190 (22.4)
  Primary inefficacy, n (%) a
203 (24.0)
  Secondary inefficacy, n (%)
400 (47.2)
  Major improvement + other reasons, n (%)
54 (6.4)
Concomitant therapies
Abatacept treatment pattern at initiation
N = 865
 Monotherapy, n (%)
201 (23.2)
  Combination with MTX (± other DMARDs), n (%)
483 (55.8)
  Combination with other DMARDs, n (%)
181 (20.9)
Corticosteroid treatment pattern at abatacept initiation (versus before initiation)
N = 865
   No corticosteroids, n (%)
202 (25.4)
  Continuous use of corticosteroids, n (%)
491 (56.8)
  Stop corticosteroid use, n (%)
18 (2.1)
  Introduction of corticosteroids, n (%)
154 (17.8)
Category in italics is the reference for univariate and multivariate analyses
The analysis population included patients treated in Canada, Germany, Greece, and Italy who had received at least one prior biologic agent and had a baseline clinical assessment no later than 8 days after the first administration of abatacept. Patient population includes 17 patients who did not receive prior treatment with an anti-TNF agent but a biologic agent with another MOA
DMARD disease-modifying anti-rheumatic drug, MOA mechanism of action, MTX methotrexate, TNF tumor necrosis factor
aFailure to respond; Loss of efficacy after initial response. Mean (standard deviation) corticosteroid dose was 8.73 (11.62) mg/day in patients who continued use of corticosteroids or who started corticosteroids at abatacept initiation (n = 645)
Further analysis of baseline data revealed that most characteristics were broadly comparable across the countries assessed. However, some differences between countries were observed in terms of patient demographics, disease characteristics, and previous and concomitant therapies, as highlighted in the supplementary information (Additional file 2: Table S2).
In a post hoc analysis, socio-demographics, disease characteristics and comorbidities at abatacept initiation were compared in patients who were anti-CCP antibody seropositive versus seronegative. This analysis included all patients enrolled in ACTION between May 2008 and January 2011 who had received at least one prior biologic agent. Patients who were seropositive versus seronegative (n = 472 and n = 253, respectively) had lower mean (SD) body weight (74.0 [16.6] vs 77.2 [17.8] kg, p = 0.014) and body mass index (26.9 [5.3] vs 28.5 [6.0] kg/m 2, p = 0.001), longer RA duration (12.1 [8.9] vs 10.9 [9.5] years, p = 0.018) and more severe disease (erythrocyte sedimentation rate: 37.5 [24.1] vs 30.1 [23.8] mm/h, p < 0.001; radiographic erosion: 74.9 % vs 59.5 %, p < 0.001). Concomitant treatments at abatacept initiation were similar for patients who were seropositive versus seronegative except for a numerically higher percentage of patients with anti-CCP seropositivity who received concomitant corticosteroids (77.3 % vs 71.1 %, p = 0.072).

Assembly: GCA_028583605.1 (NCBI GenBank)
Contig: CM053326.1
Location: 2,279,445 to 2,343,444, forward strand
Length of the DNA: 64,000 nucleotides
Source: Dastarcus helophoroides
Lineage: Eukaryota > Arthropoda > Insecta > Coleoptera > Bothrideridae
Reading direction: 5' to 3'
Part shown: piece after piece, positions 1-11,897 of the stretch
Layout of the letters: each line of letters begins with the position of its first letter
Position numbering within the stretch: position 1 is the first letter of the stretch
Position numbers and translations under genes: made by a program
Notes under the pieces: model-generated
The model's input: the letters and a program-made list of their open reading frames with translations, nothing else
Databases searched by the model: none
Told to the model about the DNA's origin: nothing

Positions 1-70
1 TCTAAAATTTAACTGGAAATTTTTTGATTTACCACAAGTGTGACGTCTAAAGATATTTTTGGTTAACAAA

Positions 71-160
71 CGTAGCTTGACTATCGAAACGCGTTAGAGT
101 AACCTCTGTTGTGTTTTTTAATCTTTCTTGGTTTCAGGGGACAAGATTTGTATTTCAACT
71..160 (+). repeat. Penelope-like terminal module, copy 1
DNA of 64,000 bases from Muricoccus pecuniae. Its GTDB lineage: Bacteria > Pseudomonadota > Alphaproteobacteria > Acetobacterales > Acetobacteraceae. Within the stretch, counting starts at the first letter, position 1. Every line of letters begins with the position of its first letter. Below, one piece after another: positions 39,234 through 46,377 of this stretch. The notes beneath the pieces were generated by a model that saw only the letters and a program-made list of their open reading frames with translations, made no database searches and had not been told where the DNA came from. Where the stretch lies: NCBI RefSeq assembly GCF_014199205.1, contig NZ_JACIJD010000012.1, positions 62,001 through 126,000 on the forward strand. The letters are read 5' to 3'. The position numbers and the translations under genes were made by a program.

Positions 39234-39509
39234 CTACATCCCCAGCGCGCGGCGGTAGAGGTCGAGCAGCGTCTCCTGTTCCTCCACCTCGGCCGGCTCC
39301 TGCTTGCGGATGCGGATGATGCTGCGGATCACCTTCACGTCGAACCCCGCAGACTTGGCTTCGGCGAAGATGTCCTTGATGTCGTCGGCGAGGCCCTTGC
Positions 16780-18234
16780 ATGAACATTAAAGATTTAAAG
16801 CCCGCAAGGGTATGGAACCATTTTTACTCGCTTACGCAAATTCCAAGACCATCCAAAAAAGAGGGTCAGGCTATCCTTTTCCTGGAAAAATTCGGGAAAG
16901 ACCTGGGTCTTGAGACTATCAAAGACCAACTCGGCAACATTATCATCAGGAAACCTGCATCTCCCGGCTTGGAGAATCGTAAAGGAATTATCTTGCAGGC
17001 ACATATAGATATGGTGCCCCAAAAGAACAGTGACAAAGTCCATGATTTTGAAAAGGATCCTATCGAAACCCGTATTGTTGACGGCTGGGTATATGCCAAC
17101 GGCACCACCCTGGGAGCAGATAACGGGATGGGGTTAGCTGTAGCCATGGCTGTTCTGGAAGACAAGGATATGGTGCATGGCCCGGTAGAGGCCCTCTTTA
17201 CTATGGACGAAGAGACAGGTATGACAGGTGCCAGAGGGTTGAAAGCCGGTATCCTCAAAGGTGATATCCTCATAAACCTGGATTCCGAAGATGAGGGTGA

Retention rate

The overall retention rate over 12 months is shown in Fig.  1. The retention rate (95 % CI) was 88.0 % (85.6, 90.1) at 6 months and 69.9 % (66.5, 73.0) at 12 months. The overall retention rates (95 % CI) per country at 6 and 12 months, respectively, were 96.8 % (90.4, 99.0) and 87.7 % (78.1, 93.2) in Greece, 90.4 % (85.5, 93.7) and 80.3 % (74.1, 85.1) in Italy, 89.2 % (83.3, 93.2) and 64.6 % (56.4, 71.8) in Canada, and 83.6 % (79.3, 87.1) and 61.3 % (55.9, 66.3) in Germany.
Over 12 months, 21.2 % of patients discontinued abatacept because of inefficacy (EULAR response) and 6.8 % discontinued because of intolerance.

Univariate analysis